Taiwan has appealed for international help and deployed thousands of extra soldiers amid growing public frustration at the lack of progress in rescue efforts, with hundreds still left stranded in the aftermath of typhoon Morakot.
AFP -Taiwan Thursday deployed thousands of extra troops as it faced growing public anger and pressure to rescue people trapped by deadly landslides triggered by Typhoon Morakot.
The military said 4,000 more soldiers were added to the rescue effort, bringing the total to 38,000, as the death toll from the island's worst floods in half a century rose to 108 with fears it may rise dramatically.
Helicopters were scouring remote areas in the centre and south of the island, dropping food and medicine to cut-off villages and evacuating people to safety, while rain continued to fall.
Nearly 14,000 people have been airlifted to safety since last weekend's typhoon, which dumped three metres (120 inches) of rain, but the government has been accused by survivors and politicians of doing too little, too late.
Dozens of mountain villages populated mainly by indigenous aboriginal tribes have been totally cut off for days after landslides destroyed roads and bridges, leaving them only accessible by air.
Tempers have flared as desperate relatives have gathered at rescue centers -- police and soldiers Wednesday had to push back people who tried to storm their way on to helicopters heading to the stricken zone.
"32 DEAD, SOS," read a sign painted in red on a smashed bridge at the only entrance to the village of Hsinfa, a hot spring resort where bodies were found buried by mudslides.
"We are helpless. We are forgotten. We have been waiting for the helicopters without supplies," one villager told AFP.
President Ma Ying-jeou was confronted by relatives complaining about his government's handling of the crisis on Thursday when he travelled to the county of Yunlin to inspect relief efforts.
Television footage showed dozens of people surrounding Ma, with one man angrily asking: "What is the government doing? It's too late, they cannot be saved."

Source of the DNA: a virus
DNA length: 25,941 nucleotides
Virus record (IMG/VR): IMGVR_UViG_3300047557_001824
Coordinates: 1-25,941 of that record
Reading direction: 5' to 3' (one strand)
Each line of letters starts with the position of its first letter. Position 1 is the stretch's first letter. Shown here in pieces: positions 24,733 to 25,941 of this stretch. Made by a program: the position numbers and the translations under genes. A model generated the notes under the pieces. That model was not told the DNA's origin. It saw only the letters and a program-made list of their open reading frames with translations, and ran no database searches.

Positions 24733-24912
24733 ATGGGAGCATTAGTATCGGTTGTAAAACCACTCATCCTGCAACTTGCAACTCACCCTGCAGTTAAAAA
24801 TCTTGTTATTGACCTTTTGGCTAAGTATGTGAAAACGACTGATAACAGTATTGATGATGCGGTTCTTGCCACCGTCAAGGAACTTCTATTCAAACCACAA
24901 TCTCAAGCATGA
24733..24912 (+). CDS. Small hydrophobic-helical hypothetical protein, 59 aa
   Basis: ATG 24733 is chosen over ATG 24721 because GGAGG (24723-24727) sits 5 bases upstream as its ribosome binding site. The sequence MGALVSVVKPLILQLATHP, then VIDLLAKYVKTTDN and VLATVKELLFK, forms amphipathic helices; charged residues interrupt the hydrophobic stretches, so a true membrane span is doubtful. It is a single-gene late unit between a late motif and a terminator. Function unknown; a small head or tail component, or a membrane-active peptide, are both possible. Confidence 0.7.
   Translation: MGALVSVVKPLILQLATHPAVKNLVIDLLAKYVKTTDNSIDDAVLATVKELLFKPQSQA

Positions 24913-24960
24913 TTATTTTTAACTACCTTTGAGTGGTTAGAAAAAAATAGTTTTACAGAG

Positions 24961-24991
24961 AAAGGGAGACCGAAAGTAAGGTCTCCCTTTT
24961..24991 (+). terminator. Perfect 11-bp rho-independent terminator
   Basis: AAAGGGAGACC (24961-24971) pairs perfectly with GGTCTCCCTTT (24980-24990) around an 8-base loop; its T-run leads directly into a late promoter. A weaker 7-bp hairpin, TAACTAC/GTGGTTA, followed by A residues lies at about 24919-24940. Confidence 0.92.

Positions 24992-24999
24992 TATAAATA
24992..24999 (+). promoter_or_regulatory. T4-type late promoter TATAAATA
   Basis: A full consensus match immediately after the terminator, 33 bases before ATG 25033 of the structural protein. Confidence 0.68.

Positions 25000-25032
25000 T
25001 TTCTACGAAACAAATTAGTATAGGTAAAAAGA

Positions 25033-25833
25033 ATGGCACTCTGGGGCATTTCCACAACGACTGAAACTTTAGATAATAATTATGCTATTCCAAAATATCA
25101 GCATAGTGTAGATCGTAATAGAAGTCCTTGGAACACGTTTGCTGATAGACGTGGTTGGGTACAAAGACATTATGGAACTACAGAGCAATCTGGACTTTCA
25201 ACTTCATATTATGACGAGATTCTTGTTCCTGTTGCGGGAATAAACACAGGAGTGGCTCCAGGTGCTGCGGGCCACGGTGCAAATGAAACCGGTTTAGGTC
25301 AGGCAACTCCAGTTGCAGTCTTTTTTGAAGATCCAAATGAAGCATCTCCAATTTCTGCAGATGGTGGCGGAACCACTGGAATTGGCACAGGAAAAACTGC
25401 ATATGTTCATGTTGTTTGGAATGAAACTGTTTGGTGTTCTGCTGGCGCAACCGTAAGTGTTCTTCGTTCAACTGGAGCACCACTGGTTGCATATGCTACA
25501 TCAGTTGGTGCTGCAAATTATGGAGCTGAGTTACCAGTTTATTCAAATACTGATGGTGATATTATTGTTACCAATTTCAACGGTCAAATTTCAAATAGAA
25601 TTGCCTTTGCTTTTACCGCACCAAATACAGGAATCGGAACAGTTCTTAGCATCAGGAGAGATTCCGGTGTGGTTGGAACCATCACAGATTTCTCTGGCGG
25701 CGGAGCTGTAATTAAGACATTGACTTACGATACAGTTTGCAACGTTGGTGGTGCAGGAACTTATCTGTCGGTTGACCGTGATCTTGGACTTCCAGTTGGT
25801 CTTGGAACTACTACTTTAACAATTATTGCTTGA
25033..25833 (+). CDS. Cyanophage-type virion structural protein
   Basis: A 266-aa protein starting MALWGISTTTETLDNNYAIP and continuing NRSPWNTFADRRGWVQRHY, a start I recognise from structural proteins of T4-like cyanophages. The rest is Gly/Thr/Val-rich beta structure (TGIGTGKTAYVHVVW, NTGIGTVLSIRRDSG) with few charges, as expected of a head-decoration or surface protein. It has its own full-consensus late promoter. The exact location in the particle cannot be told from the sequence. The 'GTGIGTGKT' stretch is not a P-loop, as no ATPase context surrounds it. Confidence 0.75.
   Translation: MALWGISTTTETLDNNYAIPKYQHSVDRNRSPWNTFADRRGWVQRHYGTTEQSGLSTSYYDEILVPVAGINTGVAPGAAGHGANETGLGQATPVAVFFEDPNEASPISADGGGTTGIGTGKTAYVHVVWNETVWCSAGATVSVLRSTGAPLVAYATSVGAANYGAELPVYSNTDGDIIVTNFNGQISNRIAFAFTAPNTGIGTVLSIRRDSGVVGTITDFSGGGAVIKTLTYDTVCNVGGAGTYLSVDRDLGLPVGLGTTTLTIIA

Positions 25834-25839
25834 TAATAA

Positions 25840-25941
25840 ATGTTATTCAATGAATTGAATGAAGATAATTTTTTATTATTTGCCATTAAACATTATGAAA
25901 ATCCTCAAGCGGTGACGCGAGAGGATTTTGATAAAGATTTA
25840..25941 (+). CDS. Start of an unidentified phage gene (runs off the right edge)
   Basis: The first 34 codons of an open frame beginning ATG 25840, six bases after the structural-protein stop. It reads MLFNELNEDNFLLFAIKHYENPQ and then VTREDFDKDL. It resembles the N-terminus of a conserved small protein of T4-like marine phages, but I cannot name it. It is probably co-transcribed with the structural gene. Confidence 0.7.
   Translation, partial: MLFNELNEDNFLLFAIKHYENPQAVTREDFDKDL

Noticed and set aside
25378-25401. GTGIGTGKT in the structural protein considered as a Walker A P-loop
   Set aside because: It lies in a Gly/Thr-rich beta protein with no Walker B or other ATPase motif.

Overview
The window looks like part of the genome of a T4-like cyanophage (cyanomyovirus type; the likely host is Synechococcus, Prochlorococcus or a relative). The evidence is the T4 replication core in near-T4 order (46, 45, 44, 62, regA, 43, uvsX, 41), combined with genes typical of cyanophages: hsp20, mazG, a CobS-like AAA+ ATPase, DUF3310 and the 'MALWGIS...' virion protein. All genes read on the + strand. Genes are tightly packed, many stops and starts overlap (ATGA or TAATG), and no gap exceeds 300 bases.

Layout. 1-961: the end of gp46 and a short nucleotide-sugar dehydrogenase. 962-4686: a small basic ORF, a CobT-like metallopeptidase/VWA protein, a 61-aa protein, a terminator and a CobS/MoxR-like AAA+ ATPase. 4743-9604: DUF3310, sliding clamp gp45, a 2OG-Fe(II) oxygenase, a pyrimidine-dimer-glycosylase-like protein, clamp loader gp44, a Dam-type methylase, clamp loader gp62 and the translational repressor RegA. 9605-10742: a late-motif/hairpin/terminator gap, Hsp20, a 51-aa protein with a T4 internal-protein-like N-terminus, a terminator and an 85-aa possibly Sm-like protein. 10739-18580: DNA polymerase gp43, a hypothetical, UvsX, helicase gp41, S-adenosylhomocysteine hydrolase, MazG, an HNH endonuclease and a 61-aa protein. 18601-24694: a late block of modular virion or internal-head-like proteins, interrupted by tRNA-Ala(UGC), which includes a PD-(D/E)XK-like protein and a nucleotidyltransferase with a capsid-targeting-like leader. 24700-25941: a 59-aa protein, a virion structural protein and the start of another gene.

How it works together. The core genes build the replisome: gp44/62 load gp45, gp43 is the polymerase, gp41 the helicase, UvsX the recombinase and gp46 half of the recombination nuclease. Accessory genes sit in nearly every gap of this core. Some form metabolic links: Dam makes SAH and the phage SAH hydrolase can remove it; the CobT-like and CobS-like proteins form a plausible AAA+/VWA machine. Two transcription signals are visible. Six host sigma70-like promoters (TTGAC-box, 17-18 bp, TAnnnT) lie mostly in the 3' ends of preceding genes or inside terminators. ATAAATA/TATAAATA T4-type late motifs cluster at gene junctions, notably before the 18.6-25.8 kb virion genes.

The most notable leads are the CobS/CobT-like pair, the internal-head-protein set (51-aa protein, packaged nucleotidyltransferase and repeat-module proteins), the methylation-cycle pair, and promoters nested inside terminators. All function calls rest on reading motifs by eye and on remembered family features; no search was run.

Ma deflected criticism his administration had been too proud to ask for outside help by saying the United States, Japan, Singapore, China had already made donations and that help from other countries was welcome.
Among the first aid to arrive was a shipment of food and medicines from Singapore, the foreign ministry said.
It said the government had asked for international help providing rescue equipment and that more than 50 countries had sent their condolences or said they were willing to help.
An intense rescue effort has focused on Hsiaolin and several neighbouring villages in Kaohsiung county which were almost totally destroyed by landslides.
While around 1,000 survivors have been found and some 600 airlifted to safety, it is feared more than 100 people could have been buried alive under the rubble.
The National Fire Agency said around 200 people were trapped and awaiting evacuation at another hot spring resort in Liukuei, a township made up of a cluster of mountain villages.
Meanwhile, the military said it had located 700 more survivors in Liukuei Thursday morning and had started moving the group to safety.
Villagers told AFP that more people could have been buried alive as some villages were either flattened or badly damaged in the typhoon.
Typhoon Morakot caused an estimated 280 million US dollars of damage to agriculture and tens of millions of dollars of lost tourism revenue to the scenic mountain regions where hot spring spas are popular.
Five undersea cables were damaged as the typhoon triggered mudslides in the sea off southern Taiwan, disrupting Internet connections and jamming telephone services, said Chunghwa Telecom.
China has so far donated around 16 million US dollars for island's typhoon relief efforts, while Hong Kong pop star and actor Andy Lau was to front a major flood relief fundraising effort in Taipei on Friday.
Morakot was one of the worst typhoons to strike Taiwan in 50 years. In August 1959 a typhoon killed 667 people and left around 1,000 missing.
Date created : 2009-08-13